When Twitter’s popularity exploded, Facebook took note. Heck, they tried and failed to buy them out. While they managed to subtly integrate some of the same features that make Twitter so unique, they also blatantly borrowed some of the most well known. We’ve got a list of changes that may or may not have seeped from Twitter to Facebook.
Starting with the most obvious, the Facebook Live Feed does essentially the same thing as your Twitter Feed. The Facebook Live Feed will automatically push out updates for any of your friends in real time. Before the Live Feed was introduced users relied on the News Feed, which shows only the most interesting content that your friends post. Unlike the News Feed, the Live Feed will show you all the actions that your friends are making.
Back in June, Facebook introduced the option for users to select a vanity name that would follow the Facebook URL in an attempt for users to more easily find one another. Although this idea didn’t begin at Twitter, Facebook felt no pressure to offer this same feature that was available at its biggest competitor, MySpace. As Twitter became more popular, outshining Facebook in the real-time communication sector. The introduction of this feature was hugely popular, with over 200,000 members reserving their username in the first three minutes it became available.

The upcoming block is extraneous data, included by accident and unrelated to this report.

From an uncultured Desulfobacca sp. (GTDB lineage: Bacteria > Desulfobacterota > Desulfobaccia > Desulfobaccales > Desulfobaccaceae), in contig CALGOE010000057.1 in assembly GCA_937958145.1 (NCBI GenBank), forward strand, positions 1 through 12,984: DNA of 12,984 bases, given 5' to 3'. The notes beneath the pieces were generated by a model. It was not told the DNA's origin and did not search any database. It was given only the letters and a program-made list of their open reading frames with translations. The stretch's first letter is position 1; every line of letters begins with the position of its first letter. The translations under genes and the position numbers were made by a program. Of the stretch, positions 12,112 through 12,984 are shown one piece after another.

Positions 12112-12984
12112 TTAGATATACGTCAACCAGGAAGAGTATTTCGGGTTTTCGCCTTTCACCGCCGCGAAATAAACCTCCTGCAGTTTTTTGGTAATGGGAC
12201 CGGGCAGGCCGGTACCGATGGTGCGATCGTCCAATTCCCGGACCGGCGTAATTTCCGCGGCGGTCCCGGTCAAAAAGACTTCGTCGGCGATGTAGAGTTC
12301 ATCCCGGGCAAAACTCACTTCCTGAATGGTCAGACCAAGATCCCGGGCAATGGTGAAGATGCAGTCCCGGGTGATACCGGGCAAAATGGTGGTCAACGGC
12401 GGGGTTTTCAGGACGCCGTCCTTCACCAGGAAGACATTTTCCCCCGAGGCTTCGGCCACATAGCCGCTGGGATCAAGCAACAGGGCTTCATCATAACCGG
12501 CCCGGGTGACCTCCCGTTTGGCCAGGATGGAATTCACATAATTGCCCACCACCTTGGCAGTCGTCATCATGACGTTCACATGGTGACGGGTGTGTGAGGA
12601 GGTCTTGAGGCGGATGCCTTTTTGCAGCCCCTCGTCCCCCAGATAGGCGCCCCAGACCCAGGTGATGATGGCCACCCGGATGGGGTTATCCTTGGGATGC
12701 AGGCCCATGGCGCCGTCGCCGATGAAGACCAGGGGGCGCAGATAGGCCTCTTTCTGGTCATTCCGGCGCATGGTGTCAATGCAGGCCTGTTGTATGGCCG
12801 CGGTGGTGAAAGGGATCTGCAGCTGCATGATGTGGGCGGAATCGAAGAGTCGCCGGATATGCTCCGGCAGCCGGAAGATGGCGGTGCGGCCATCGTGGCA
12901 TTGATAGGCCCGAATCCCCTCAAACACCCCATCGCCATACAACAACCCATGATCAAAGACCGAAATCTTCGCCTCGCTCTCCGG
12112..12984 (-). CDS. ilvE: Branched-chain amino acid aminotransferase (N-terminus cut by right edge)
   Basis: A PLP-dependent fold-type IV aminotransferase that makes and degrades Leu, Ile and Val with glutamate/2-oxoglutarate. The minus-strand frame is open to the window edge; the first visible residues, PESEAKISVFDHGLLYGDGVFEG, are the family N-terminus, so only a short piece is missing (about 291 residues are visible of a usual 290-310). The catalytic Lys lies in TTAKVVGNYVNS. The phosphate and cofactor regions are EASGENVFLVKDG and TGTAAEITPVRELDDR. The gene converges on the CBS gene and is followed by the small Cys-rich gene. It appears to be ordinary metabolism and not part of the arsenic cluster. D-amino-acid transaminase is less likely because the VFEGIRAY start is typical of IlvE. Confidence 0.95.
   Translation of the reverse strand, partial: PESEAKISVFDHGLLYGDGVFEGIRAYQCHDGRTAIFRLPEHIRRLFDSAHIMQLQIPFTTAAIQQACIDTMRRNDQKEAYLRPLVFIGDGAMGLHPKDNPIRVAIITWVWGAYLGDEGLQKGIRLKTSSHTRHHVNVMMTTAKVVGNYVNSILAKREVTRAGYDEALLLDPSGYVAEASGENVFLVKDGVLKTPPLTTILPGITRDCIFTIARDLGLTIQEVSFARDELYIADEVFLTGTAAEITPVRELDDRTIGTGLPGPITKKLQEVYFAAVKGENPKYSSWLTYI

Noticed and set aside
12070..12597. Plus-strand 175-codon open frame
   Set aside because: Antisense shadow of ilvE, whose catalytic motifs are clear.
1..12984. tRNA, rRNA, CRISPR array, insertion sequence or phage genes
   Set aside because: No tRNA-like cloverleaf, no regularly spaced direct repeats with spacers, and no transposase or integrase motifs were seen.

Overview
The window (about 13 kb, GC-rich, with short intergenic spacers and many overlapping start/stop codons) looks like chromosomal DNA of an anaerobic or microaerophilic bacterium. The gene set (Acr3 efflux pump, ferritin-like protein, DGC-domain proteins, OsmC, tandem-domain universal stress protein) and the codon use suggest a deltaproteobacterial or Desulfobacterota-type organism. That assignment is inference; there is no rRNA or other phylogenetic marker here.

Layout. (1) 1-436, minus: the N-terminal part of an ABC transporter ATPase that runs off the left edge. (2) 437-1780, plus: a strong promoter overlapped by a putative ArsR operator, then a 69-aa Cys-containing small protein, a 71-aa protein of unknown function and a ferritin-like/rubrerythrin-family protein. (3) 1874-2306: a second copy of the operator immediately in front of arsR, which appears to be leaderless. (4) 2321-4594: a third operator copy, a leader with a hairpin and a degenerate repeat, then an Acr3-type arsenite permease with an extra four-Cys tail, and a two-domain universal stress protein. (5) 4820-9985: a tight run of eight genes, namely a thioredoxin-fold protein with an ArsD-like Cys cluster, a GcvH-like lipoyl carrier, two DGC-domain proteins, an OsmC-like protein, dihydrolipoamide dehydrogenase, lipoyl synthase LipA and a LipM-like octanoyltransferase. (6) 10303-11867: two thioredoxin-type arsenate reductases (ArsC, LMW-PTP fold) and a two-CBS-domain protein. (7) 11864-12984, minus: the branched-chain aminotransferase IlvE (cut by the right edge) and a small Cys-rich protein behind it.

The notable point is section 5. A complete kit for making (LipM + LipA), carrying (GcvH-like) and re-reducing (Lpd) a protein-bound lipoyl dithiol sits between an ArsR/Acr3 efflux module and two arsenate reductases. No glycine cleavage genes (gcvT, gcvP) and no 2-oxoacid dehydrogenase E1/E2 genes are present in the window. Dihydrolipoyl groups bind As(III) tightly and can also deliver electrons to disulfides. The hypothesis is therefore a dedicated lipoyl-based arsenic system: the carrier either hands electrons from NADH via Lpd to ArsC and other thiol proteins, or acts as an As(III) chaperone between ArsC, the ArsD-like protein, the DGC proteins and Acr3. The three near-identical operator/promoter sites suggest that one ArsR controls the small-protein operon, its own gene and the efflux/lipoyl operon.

In September, Facebook added the ability for users to tag their friends in wall posts in exactly the same way that was introduced through Twitter. Users type the ‘@’ and username and the tagged users will receive a notification, much like a mention, that they have been tagged in a user’s wall. Two caveats; users can only tag each other if they are friends and any user has the option to the delete a tag.
Pages have mainly been used for businesses, celebrities, and groups. User interaction was minimal, limited to threaded discussions. Earlier in the year, Facebook morphed the look of these Pages into the same layout and allowed the same user interaction as a normal profile. As with Twitter, all accounts now look consistent and allow the same user experience no matter the page.
Have you noticed any more changes that seem to have started with Twitter? Do you think Twitter will be trying out any of Facebook’s features to make it an even stronger social network? Let us know what you think!